He's also not really saying that we need to start thinking about it *right now*. In particular, we can't exactly GO to Proxima Centauri - ignoring the fact that it'd take 50,000 years to get there, it's not even likely to be habitable. It's a red dwarf, prone to flaring and unlikely to even have any planets orbiting it at all... let alone ones that could support human life.

    We'd be better off starting with Mars or something like that. And if it's anything like what we got in "Red Faction", then I'm all for it! I can't wait to ram EDF buildings with my mining truck until they collapse :p~

    What a terrible thing to say about your neices and nephews!

    Ahh the good old days when all you had to worry about when it came to wiping out all life on the earth was a mass extinction event caused by a large Asteroid ramming into the planet after being pulled in from the belt by the sun.

    Or the solar system passing to close to a high energy star, or a super nova, or a black hole when we dip down into the denser clusters of stars lower down in the outer ring of the galaxy every 50 odd thousand years.

    Damn space, you scary. Its surprising life on Earth has been lucky enough to survive at all for the past few hundred million years. We have enough to worry about without blowing ourselves up :P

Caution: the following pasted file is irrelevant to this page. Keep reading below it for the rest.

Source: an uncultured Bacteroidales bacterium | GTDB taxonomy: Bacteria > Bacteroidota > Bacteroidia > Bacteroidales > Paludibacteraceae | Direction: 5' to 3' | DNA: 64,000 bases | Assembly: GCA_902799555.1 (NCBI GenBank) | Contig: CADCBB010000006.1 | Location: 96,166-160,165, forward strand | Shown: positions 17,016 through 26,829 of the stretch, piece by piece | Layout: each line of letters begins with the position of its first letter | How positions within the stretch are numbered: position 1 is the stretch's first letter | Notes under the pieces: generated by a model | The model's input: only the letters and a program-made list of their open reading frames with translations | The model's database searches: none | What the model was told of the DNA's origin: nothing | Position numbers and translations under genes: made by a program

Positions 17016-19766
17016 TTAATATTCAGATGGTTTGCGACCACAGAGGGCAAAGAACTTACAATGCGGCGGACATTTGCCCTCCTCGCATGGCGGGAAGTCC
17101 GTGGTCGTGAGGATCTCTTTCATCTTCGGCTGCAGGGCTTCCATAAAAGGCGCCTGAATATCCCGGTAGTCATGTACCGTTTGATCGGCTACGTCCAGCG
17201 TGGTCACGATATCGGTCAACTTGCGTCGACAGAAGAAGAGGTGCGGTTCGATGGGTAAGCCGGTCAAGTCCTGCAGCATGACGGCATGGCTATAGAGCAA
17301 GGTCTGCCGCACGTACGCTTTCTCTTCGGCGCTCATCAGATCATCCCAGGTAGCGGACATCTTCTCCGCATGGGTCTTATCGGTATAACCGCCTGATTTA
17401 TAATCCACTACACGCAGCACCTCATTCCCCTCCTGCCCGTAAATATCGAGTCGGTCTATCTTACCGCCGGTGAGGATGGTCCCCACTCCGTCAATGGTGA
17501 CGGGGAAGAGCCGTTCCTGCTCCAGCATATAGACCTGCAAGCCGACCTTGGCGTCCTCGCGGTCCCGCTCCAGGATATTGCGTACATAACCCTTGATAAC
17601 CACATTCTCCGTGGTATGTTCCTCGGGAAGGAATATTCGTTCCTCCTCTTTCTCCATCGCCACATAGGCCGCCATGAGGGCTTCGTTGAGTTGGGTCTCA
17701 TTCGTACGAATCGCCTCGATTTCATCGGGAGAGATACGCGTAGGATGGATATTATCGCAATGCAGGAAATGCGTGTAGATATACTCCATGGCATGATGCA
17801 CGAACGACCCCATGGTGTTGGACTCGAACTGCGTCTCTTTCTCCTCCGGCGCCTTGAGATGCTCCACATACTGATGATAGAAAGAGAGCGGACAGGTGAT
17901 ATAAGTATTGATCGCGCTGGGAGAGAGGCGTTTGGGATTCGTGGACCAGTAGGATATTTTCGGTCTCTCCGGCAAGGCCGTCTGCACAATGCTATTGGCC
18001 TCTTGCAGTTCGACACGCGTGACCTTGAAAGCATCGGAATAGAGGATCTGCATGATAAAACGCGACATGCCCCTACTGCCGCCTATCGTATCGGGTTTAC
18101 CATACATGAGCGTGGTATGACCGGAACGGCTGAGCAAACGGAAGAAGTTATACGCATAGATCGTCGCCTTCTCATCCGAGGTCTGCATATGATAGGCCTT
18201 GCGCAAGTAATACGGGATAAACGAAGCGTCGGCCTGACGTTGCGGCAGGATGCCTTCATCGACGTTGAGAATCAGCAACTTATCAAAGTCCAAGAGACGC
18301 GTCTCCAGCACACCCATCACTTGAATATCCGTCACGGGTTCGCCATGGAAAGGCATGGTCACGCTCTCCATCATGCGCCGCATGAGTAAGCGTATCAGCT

Actually I think this belies the common belief. If a few chunks of rock the size of small moons hitting the earth and wiping out most of the dinosaurs can't wipe life off the planet, how do we think a few bombs created by us can?

        well when we nuke the world the issue is that we'll be poisoning food and water .life might not he wiped out as you say but there is a good chance that a large chunk of the planet would be uninhabitable to us. human race as we know it would be over tho the moral laws would go out the window and we would end up back in the dark ages plus theres bound to be a country that would have the view of if we're going down your county with us and attacking the planet as opposed to their enemy ps sry bout the spacing phone refuses to hit enter at those gaps

          That's right. In the aftermath of a nuclear (or zombie for that matter) holocaust, with the gene pool reduced, resources irradiated, polluted or gone... it becomes only a matter of time.

            It becomes worse if it's an apocalypse of nuclear zombies

    Stephen Hawking has said plenty of crazy stuff. It's best to take it all with a grain of salt, I'm beginning to wonder if he's not just using his condition and fame as a soapbox.

    It's quite obvious to anyone thinking long term (EXTREMELY long term) that shit is finite and sooner or later you either: reuse what you have, or move. This principle has existed since the earliest hunter gatherer societies to the scramble for the New World.

    Mr Hawking doesn't provide anything we don't already know. He should, however give us some practical pointers on what we should do to fulfil his pipedream.

    Hawking is by far the most overhyped scientist of the modern era. His new aliens last month? People have designed possible aliens before. This here is no different: everything he has just said has been said earlier, in greater detail and greater depth.

    Sure, he's good, there's no doubt. But he hasn't done anything amazing for years. Which, I guess, you can forgive him for.